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5 (or 6) “Nevers” for Stepparents to Heed when Co-Parenting

Co-parenting is hard enough when the parents are the divorced biological mother and father of the children.  It is almost a given that parenting styles will be starkly different, likely one of many factors leading to the divorce in the first place.  Now, let’s mix in one or two more personalities … the new spouses of each bio-parent, likely with parenting styles of their own, and you’ve created a recipe with all the necessary explosives for potential parental disaster.  If at all possible, stepparents should heed the following rules:

Never direct your spouse to or how to punish/discipline the child.

Never become your (step)child’s confidante by keeping secrets from your spouse.  As with biological children, stepchildren should maintain a parental relationship with their stepparents.  It is confusing for children when stepparents try to become their friends, and will backfire the moment a parental position needs to be asserted.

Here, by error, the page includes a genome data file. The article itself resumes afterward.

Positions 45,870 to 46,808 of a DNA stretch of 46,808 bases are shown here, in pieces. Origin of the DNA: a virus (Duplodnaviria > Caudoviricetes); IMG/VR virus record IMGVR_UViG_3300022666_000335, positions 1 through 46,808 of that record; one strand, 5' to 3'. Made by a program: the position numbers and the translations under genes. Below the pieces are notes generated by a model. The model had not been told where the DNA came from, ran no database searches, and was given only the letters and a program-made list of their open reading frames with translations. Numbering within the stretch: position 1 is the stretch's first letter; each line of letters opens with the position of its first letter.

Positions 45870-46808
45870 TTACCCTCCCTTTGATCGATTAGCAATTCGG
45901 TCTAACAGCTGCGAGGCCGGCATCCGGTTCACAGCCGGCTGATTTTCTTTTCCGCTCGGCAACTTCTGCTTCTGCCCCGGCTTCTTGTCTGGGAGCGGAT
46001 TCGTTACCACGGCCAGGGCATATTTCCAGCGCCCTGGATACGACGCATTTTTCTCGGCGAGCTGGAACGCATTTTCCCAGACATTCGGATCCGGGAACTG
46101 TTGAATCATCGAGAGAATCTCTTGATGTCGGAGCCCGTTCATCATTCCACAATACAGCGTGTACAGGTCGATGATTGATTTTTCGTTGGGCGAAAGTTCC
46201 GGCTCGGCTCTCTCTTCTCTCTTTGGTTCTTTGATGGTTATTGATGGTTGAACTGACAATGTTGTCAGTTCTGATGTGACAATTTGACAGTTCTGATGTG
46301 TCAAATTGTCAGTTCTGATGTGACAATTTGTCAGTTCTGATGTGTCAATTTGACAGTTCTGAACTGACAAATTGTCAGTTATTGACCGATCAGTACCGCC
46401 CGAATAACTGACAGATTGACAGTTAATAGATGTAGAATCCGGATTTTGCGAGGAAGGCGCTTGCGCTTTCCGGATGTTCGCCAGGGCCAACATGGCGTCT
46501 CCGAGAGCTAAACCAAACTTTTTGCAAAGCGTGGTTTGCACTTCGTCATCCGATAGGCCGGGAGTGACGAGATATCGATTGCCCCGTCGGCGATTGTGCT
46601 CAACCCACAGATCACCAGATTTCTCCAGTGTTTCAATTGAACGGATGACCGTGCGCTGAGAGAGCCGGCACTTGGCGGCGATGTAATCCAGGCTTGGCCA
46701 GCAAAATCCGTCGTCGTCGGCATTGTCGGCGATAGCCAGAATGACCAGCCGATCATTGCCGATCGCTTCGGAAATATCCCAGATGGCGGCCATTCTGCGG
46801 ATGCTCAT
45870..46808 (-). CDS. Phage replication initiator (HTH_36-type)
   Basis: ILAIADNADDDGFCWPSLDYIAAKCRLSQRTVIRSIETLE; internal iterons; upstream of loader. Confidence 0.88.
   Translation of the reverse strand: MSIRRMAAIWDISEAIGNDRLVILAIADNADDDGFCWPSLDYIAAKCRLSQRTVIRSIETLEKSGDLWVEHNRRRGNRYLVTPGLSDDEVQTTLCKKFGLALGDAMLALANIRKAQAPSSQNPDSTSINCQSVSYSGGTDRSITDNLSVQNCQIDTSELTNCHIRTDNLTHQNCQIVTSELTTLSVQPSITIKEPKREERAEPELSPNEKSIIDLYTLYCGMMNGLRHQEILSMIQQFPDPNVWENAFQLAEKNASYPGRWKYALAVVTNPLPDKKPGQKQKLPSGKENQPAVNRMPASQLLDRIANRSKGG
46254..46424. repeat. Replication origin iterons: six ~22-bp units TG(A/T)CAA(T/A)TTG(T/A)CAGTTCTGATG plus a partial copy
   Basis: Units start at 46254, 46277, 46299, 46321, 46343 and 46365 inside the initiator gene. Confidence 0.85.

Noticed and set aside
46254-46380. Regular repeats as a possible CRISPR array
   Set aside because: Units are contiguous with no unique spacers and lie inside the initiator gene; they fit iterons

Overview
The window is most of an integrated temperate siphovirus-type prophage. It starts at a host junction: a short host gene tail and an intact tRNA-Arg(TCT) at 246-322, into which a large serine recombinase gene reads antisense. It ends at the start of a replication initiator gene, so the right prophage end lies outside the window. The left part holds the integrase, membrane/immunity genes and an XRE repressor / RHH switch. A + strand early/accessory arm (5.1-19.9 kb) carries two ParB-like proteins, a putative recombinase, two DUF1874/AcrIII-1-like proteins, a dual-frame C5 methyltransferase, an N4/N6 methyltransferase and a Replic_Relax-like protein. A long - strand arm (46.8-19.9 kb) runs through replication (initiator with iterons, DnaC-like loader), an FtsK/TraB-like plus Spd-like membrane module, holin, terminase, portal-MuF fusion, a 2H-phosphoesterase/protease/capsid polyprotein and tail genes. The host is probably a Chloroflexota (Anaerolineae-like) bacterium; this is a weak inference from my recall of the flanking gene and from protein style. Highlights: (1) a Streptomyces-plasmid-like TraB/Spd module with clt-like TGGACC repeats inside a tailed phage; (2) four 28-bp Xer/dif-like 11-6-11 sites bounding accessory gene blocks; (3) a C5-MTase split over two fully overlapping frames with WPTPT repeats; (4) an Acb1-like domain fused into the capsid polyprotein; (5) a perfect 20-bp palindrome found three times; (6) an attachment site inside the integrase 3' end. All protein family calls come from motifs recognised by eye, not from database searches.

Never “take sides,” with your new spouse’s ex, when discussing child-related issues.  As the new husband or wife, you will not want to be seen by your new spouse as forming an alliance with the ex-spouse.  Instead, make suggestions, offer insights to alternative views, or just be quietly supportive.

Never bring up old history to drive home your point.  (This goes for all relationships.)

Never compare your stepchild’s negative characteristics to those of your spouse’s ex …pointing out the obvious isn’t necessary, and your spouse has likely already made the connection.

Never say, “Never.”  What?  Whether parenting or co-parenting, it’s usually best not to give ultimatums or be so definitive in a decision as to rely on the term, “never.”  So, consider the above “nevers,” as guidelines for how to best manage your role as stepparent and relationship as new spouse/parent.  Offer opinions when solicited, and give advice or suggestions when asked.  Otherwise, be supportive in your spouse’s decision-making and recognize your role in the new family unit.

While you may treat your stepchildren as your own, loving them unconditionally as you would your own biological children, the fact is that you have a special and distinct role in the family, which is separate from mom and dad.  Recognizing and embracing this different role will help define you as a parental figure, while avoiding blurring the lines and confusing the children.

 

For more ideas on parenting consider Bil Lepp’s Muddling Through: Perspectives on Parenting or Tim J. Myers Glad to Be Dad: A Call to Fatherhood.

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